Upon landing in Fairbanks real life caught up fast, and I was immediately calling people trying to figure out transportation, a place to stay, and what the game plan was for the evening. Thanks to wonderful logistical help from Manomet staff Metta and Stephen, we were able to get a rental car almost immediately once Alan and Laura landed, and were soon at our destination for the night – the home of Patti Picha, an incredibly kind lady who opened her home to travelers coming through the area, a friend of Scott’s who housed us for a couple nights for free.

A view of the Yukon River as we headed south, showing the generations of meanderings of the river, with the darkest vegetation in the center being the oldest

Sunday, October 21, 2012

July 8 - final day


Five of our shadows cast by the midnight sun after dinner one night

If the weather co-operates tomorrow this will be my last night at the Canning River Delta. It is pretty strange whenever you move from one stage of your life to another, it always seems like a partially unfathomable concept until it happens. I won’t put waders on every morning, no more huddling around the heater in the cook tent, and no more toting shotguns and bear spray when away from camp. For that matter, no camp! No more wilderness either though, living among stark beauty untouched by the hand of man.

Not as many grizzly bear tracks in civilizations, such as these ones that I found in the muddy margin of a pond today

Today was your average foggy and windy day here, mercifully bugless, and nice to have a few more nests hatch. All in all it has been an incredible season and I have learned so much about a large variety of things, from how to do complicated formulas in Excel to the best way to find Pectoral Sandpiper nests.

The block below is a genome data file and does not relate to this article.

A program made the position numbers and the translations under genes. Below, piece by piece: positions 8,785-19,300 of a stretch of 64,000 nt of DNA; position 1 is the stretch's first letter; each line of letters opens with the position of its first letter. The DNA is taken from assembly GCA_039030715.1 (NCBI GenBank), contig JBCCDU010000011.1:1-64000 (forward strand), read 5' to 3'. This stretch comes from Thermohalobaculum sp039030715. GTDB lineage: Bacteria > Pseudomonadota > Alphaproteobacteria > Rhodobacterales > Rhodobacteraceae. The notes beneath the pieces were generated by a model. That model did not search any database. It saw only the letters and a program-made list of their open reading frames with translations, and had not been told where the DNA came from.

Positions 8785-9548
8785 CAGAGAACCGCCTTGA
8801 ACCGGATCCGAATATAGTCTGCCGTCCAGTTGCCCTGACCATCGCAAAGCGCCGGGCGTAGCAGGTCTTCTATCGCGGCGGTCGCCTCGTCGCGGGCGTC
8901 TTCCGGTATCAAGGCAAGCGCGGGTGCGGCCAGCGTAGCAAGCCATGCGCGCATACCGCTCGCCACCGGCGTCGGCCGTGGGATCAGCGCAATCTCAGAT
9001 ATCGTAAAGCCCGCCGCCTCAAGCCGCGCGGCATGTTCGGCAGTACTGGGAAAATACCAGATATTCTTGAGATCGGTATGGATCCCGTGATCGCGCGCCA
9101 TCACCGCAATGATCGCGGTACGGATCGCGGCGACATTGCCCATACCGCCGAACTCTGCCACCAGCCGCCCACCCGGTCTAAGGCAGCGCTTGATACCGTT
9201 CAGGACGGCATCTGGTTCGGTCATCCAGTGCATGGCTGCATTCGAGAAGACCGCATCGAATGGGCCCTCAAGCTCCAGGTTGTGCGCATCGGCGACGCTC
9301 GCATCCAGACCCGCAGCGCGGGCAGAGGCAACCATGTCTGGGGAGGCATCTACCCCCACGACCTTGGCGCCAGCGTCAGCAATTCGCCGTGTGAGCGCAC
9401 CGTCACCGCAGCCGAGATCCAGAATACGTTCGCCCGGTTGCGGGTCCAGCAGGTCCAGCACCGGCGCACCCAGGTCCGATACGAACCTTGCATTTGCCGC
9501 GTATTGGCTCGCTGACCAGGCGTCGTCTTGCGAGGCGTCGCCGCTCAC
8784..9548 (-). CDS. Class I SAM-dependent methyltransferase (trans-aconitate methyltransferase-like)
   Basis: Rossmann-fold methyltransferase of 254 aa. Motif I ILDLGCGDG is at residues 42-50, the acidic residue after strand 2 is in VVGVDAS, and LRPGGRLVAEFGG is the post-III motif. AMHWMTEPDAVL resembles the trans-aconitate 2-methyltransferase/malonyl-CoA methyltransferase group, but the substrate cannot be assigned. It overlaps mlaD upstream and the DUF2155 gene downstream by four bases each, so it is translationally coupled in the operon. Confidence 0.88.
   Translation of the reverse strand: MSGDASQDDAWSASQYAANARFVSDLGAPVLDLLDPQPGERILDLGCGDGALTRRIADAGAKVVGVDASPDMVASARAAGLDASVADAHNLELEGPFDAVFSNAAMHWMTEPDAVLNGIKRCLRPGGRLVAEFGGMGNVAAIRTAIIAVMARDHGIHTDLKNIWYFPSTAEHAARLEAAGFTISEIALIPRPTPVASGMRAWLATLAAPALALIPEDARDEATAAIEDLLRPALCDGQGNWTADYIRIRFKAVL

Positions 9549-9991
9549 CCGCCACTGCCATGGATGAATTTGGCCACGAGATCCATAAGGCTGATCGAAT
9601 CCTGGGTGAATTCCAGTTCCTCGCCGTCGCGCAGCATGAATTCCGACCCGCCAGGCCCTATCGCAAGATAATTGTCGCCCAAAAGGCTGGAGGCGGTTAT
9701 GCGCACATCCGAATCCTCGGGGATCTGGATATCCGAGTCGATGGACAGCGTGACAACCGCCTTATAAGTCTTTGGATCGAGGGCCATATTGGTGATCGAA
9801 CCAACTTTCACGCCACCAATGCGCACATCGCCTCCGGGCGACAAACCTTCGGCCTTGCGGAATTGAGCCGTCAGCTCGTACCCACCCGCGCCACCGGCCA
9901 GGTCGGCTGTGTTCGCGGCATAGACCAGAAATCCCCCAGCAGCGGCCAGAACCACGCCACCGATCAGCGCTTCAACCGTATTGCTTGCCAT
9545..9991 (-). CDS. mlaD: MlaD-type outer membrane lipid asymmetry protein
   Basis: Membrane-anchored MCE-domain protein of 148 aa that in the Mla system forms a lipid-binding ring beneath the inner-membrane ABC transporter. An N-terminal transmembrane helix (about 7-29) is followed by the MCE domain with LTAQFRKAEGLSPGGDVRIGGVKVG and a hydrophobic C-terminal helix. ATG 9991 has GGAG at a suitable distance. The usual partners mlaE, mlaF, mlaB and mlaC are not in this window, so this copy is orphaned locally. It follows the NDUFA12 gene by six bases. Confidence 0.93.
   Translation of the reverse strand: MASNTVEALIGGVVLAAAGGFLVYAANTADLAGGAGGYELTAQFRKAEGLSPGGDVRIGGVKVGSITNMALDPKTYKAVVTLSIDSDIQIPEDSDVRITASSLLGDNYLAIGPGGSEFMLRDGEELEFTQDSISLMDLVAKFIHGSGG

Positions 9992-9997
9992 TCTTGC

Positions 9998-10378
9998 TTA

This was the back of my field notebook for the season, with the pencil scrawl on the left the numbers of the nests I found, and the categories on the right being the different habitat classifications that we had

After we get back to civilization I hope to write a scientific paper with Scott on some of the data collected this year, likely studying how faithful to the nest site birds are from year to year, quantifying it using our nest data from the past three years! We’ll see how it goes. 

Friday, October 19, 2012

July 7 - phalarope chicks


Four Red-necked Phalarope chicks shown here in the nest

Tomorrow is my last full day here, weather permitting. It just struck me tonight – and it will be weird not waking up here every day.
Today was fairly mundane, nest checks for the morning, came back early afternoon due to the few nests to check, and then spent the remainder of the day entering data. The highlight of nest checks today was seeing the first Red-necked Phalarope chicks, four in one nest and three near another, both with papa phalaropes in attendance. The chicks were very striking, golden overall with dark flecks accenting the gilded coloration and nice little caps.

One of the chicks was out and about a bit more, and super cute with his disproportionately large feet and legs


As of today we are down to only 50 nests active or so, roughly 17% of our total nests of the season. However, at least it is nice now that some of the nests are going inactive because they’re hatching, rather than just all being eaten!

This baby Brown Lemming was also incredibly precious, about the size of my thumb. I kind of wanted to bring him home..

Thursday, October 18, 2012

July 6 - lemming transect, foggy caribou


The view over an upland section of the tundra, complete with numerous flowers, and hordes of mosquitoes

It is amazing how fast the brain blocks out bad memories and experiences. Today Alfredo and I did a lemming nest survey, which consists of walking a 15 kilometer transect line, counting all lemming winter nests that you see from the line. You also must always stay on the line, so you have your face in the GPS all day, making sure you’re exactly on the line..for nine miles of walking.